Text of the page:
- John Clayton, NFL senior writer
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The good news is the Chiefs quarterback was doing better less than hour after the game. The bad news for Kansas City is that Green might be knocked out for at least a week with a key division game ahead next Sunday against the Broncos.
"Obviously, it was a pretty severe head trauma, but he had all of his senses and feeling in his arms and legs," Chiefs president Carl Peterson said. "Actually, when he did wake up, he remembered every play except the one that knocked him out. He's in the hospital right now, but the preliminary X-rays -- and they did them of the neck and head -- are negative. So we're being optimistic and hopeful."
On second-and-2 with 4:52 remaining in the third quarter, Green scrambled to his right and started to hook slide. As he did this, Geathers, possibly assisted by a push from behind from Chiefs receiver Eddie Kennison, delivered a hit on Green. What was worse than the hit was the impact of Green's head snapping back on the Arrowhead Stadium grass.
"He's a leader of this team and to lose a guy like him, that's big. That's reality, but at the same time, we've got to go to work. We've got 15 games left. It's a long ride."
Derrick Johnson, Chiefs LB
The double impact knocked Green out cold. Within seconds, trainers brought out a backboard, but it took another 11 minutes to get Green off the field, leaving a sick feeling in the hearts of his Chief teammates.
"I don't like to look at stuff like that," tight end Tony Gonzalez said. "That's not my thing. I get to feeling pretty weird when I go to the hospital for my [charitable] foundation. This was just like that. It was obviously not as tragic as something at Mercy Hospital, but it was the same type of thing because you didn't know what was going on."
Damon Huard finished the game and might have to be next week's starter against Denver. Though he's 5-1 as a starter, it's hard to imagine Huard running the offense as smoothly as Green, a master of throwing accurate timing routes.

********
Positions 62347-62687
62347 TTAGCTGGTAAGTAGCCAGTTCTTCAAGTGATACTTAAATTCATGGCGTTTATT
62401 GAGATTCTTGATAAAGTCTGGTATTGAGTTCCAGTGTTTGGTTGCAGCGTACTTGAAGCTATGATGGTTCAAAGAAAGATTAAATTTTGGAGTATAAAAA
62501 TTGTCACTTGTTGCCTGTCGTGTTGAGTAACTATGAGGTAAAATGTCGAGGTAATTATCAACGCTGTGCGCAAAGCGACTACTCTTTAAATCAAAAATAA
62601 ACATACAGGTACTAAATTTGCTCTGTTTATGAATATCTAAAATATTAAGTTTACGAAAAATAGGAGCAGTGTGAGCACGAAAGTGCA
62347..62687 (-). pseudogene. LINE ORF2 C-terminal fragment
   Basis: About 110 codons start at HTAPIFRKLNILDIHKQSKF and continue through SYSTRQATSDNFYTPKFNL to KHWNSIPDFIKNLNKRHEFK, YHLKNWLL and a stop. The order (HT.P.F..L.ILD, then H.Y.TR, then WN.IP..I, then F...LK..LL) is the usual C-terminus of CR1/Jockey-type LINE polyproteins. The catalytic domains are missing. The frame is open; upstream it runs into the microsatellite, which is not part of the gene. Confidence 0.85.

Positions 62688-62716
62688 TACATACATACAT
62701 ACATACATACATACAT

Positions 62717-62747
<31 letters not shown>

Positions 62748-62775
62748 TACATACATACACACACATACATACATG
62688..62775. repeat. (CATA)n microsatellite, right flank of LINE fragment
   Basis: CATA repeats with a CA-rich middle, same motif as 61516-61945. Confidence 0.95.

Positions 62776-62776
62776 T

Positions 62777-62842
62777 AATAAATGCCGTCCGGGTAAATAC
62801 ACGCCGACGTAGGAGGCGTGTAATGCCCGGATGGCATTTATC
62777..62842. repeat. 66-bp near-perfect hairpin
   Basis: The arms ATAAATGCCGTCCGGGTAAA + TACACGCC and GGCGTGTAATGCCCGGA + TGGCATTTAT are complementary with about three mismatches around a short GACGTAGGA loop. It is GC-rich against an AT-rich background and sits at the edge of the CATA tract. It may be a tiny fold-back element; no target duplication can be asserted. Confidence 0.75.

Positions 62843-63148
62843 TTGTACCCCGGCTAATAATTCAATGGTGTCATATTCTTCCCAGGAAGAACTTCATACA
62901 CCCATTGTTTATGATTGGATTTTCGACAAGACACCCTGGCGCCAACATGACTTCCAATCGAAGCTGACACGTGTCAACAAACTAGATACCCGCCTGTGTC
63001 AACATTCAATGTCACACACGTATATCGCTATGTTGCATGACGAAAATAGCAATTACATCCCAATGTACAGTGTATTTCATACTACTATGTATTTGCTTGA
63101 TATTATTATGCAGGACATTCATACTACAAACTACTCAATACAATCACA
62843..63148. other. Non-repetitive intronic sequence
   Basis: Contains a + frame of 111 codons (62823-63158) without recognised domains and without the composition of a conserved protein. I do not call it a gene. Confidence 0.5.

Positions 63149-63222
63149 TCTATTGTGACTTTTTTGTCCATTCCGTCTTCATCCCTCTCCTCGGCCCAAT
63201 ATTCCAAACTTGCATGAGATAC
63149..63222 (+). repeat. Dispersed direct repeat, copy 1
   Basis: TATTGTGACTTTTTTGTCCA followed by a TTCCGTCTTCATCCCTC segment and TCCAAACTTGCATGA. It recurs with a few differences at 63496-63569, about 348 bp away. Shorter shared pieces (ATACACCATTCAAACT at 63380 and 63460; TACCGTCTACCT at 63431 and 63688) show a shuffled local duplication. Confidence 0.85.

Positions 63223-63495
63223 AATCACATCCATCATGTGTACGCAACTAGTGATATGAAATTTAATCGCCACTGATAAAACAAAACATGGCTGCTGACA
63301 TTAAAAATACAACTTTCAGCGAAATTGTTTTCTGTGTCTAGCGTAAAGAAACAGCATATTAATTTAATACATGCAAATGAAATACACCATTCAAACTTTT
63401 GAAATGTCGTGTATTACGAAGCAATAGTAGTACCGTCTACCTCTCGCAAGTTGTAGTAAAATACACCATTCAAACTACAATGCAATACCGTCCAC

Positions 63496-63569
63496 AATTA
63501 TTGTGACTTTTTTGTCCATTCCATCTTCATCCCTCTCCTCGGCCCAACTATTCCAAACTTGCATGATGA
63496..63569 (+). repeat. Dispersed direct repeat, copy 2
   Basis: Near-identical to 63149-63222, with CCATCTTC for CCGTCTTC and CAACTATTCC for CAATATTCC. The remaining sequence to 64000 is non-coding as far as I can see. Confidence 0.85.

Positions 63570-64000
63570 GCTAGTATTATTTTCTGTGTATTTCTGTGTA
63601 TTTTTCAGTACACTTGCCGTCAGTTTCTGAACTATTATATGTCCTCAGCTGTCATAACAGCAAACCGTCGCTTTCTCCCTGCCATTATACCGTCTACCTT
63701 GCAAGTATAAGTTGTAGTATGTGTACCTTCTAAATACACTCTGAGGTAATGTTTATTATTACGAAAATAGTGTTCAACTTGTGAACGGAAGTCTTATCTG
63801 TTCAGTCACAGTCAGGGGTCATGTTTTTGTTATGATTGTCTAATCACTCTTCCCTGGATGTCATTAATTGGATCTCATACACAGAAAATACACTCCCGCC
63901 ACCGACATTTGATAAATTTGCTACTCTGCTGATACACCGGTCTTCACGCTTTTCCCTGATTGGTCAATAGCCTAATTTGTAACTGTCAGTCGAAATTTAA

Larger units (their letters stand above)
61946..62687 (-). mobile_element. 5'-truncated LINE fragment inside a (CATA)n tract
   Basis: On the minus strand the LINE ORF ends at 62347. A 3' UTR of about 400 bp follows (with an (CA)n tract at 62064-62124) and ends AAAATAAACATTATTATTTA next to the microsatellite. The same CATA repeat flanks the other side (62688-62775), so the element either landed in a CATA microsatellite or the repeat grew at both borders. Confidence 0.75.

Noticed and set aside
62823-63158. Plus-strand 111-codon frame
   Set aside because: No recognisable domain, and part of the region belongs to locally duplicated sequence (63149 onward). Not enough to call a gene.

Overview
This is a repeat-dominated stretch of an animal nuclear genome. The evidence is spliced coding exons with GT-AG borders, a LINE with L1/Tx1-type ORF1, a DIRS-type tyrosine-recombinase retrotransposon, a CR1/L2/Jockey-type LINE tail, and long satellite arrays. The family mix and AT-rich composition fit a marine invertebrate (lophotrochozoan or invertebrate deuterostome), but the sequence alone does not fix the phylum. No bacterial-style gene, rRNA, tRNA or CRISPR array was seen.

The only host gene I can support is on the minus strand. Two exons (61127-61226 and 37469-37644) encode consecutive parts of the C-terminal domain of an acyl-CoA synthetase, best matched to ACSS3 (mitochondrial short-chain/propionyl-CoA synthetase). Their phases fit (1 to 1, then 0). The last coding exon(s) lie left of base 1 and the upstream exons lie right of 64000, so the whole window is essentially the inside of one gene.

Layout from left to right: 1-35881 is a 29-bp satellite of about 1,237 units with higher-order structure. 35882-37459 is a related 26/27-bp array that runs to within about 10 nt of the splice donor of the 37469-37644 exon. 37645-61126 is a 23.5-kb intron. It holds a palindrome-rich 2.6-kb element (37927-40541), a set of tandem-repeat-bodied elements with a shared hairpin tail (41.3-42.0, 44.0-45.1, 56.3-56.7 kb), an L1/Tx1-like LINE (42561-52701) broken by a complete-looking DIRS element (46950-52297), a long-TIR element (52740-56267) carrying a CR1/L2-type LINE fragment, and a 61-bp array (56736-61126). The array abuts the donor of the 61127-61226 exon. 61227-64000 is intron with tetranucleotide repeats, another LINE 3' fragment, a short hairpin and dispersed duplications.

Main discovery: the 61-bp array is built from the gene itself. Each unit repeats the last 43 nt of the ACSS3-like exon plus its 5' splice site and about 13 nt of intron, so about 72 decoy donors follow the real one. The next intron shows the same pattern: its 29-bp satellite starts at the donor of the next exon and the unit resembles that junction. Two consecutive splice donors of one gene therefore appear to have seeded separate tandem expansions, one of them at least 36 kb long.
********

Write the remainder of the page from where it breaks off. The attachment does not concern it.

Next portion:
Head injuries are a big concern leaguewide, which is one of the reasons why it might be tough for Green to play next week. With a bye week scheduled after the Denver game, there is a good chance the Chiefs will let Green sit, but that won't be decided for a couple of days.
"The good thing is nothing's broke," Chiefs coach Herm Edwards said. "He'll survive because he's a tough guy. I thought Damon came in and did a pretty good job once he got going. It was helmet to helmet and that's always tough. Officials will have to look at it on tape and we've been advised not to comment on officials' calls. I'm not going to 'He said' or what they should have done."
Geathers said the hit was unintentional. Though Geathers' hit could be subject to review, the Bengals are going to argue that Geathers couldn't stop because Kennison pushed him.
"It's an unfortunate situation and my prayers go out to his family and him and I hope he recovers," Geathers said. "We're just playing ball, flying around, and I know he understands that. He's played a long time. My best goes to his family."
Bengals quarterback Carson Palmer was troubled by the injury because Green had been helpful to him, talking him through his recovery from reconstructive knee surgery. Green had a similar comeback earlier in his career.
"It's tough in this kind of small fraternity of quarterbacks in this league when you see a quarterback go down like that," Palmer said. "You start praying for him and that's all you can do and hope for the best."
Long term, Green appears to be fine. The question is going to be how long he will be out.
"He's a leader of this team and to lose a guy like him, that's big," Chiefs linebacker Derrick Johnson said. "That's reality, but at the same time, we've got to go to work. We've got 15 games left. It's a long ride."
John Clayton is a senior writer for ESPN.com.